Title:"Signal-enhancement and Patterson-search phasing for high-spatial-resolution coherent X-ray diffraction imaging of biological objects"
Authors:  Yuki Takayama, Saori Maki-Yonekura, Tomotaka Oroguchi, Masayoshi Nakasako, Koji Yonekura
doi: 10.1038/srep08074


Fig. 1	CXDI experiment using XFEL as light source
Fig.1   CXDI experiment using XFEL as light source

Sample particles dispersed on thin carbon film were irradiated with XFEL pulses to record the diffraction patterns using a two-dimensional detector. In the XFEL irradiation area, X-ray signals are explosively scattered after diffraction, and diffraction patterns are collected while moving the sample. A region within an extremely small angle in the diffraction patterns cannot be observed because of a beamstop that protects the detector from intense X-ray pulses.

Fig. 2	Test model for our new method and diffraction patterns calculated by computer simulations
Fig.2   Test model for our new method and diffraction patterns calculated by computer simulations

With the new method, a sample bacterium with many dispersed gold particles (a) is prepared and irradiated with XFEL pulses. In the diffraction pattern obtained from this sample (b, right), a diffraction pattern with a high intensity is observed for a diffraction angle more than twofold larger than that in the case of the diffraction pattern with the bacterium alone (b, left). The resolution is approximately 14 nm at the periphery. (c) Intensity profile along the red horizontal line in the diffraction pattern. The curves are as follows: blue solid line, the entire sample; yellow dotted line, the gold particles; green solid line, the bacterium; and the red solid line, the interference signal (absolute value) between the two. Because of the interference, the diffraction signal from the bacterial cell was confirmed to be enhanced by one order of magnitude. The signal originating from the gold particles contributes approximately 80% to the total signal and mostly overlaps the plot for the entire sample. Computer simulations are based on CXDI experiments using SACLA carried out by the joint research group.

Fig. 3	Comparison of density maps reconstructed by conventional and new methods
Fig.3   Comparison of density maps reconstructed by conventional and new methods

The density map reconstructed by the new method (right) accurately reproduces even flagella (indicated by arrows) inside and outside the bacterial cell compared with that reconstructed from the same bacterial image by the conventional method (left). The resolution was calculated to be 13 nm, which is higher than that of the conventional method (29 nm) by more than a factor. Projected electron density (relative value)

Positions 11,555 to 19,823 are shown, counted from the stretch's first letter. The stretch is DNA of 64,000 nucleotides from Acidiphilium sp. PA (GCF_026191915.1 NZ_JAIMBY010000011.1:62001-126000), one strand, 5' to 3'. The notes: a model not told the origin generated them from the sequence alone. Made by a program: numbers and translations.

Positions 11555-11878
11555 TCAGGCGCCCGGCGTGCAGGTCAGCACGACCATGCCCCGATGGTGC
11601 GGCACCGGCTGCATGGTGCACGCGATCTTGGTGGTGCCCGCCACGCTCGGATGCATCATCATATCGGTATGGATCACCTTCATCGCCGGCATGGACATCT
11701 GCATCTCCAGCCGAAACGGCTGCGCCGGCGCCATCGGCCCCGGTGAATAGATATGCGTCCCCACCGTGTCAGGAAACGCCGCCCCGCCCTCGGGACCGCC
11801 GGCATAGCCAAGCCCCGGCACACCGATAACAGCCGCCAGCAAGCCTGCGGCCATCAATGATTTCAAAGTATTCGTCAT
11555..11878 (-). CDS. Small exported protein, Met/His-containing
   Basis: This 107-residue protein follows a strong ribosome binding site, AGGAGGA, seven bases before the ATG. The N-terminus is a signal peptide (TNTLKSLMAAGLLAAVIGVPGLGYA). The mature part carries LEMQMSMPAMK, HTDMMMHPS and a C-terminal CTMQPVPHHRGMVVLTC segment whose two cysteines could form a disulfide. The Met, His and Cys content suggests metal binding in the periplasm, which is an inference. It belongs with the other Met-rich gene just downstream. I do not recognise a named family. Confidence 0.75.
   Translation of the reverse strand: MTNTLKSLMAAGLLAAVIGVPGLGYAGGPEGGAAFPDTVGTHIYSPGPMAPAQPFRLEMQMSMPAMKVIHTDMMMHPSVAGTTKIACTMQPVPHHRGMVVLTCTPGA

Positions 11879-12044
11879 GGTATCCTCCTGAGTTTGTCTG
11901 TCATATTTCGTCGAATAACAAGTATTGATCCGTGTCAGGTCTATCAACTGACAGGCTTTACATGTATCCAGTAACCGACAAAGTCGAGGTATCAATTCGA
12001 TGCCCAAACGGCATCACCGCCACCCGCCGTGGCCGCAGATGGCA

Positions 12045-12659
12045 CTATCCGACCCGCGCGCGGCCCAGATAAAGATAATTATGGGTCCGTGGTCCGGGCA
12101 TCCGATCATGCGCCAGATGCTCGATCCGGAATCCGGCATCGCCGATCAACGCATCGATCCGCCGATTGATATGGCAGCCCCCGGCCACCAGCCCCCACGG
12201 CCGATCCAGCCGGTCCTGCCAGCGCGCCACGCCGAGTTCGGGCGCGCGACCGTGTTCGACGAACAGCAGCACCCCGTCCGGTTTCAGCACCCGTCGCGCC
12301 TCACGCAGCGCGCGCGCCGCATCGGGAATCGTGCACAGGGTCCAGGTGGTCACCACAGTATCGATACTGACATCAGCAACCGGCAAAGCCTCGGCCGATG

*1  Coherent X-ray diffraction imaging (CXDI)

Imaging method utilizing the scattering phenomenon of X-rays. When a sample is irradiated with spatially coherent X-rays, a characteristic pattern (X-ray diffraction pattern) that reflects the sample structure is observed. The sample structure can be reconstructed from the diffraction pattern, when the pattern is recorded at a finer interval than a given value on the detector.

*2  X-ray free electron laser (XFEL)
Pulse laser in an X-ray region realized by the recent development of accelerator technology. Unlike conventional lasers using semiconductors and gases as the oscillation medium, XFEL uses electron beams that travel at a high speed in vacuum and has theoretically no restrictions on the wavelength used.

Japan’s first XFEL facility constructed jointly by RIKEN and Japan Synchrotron Radiation Research Institute. As one of the five national key technologies, the technology center was constructed and developed in a five-year project starting from FY 2006. It was completed in March 2011 and named SACLA taken from the initial letters of SPring-8 Angstrom Compact Free Electron LAser. The first successful generation of an X-ray laser occured in June 2011. Public operations began in March 2012. SACLA generates highly intense and highly coherent X-rays required for CXDI as very short (fs) pulses.

For more information, please contact:
Associate chief scientist Koji Yonekura (RIKEN SPring-8 Center (RSC))
Postdoctoral researcher Yuki Takayama (RIKEN SPring-8 Center (RSC))
TEL:+81-(0)791-58-2837 FAX:+81-(0)791-58-1844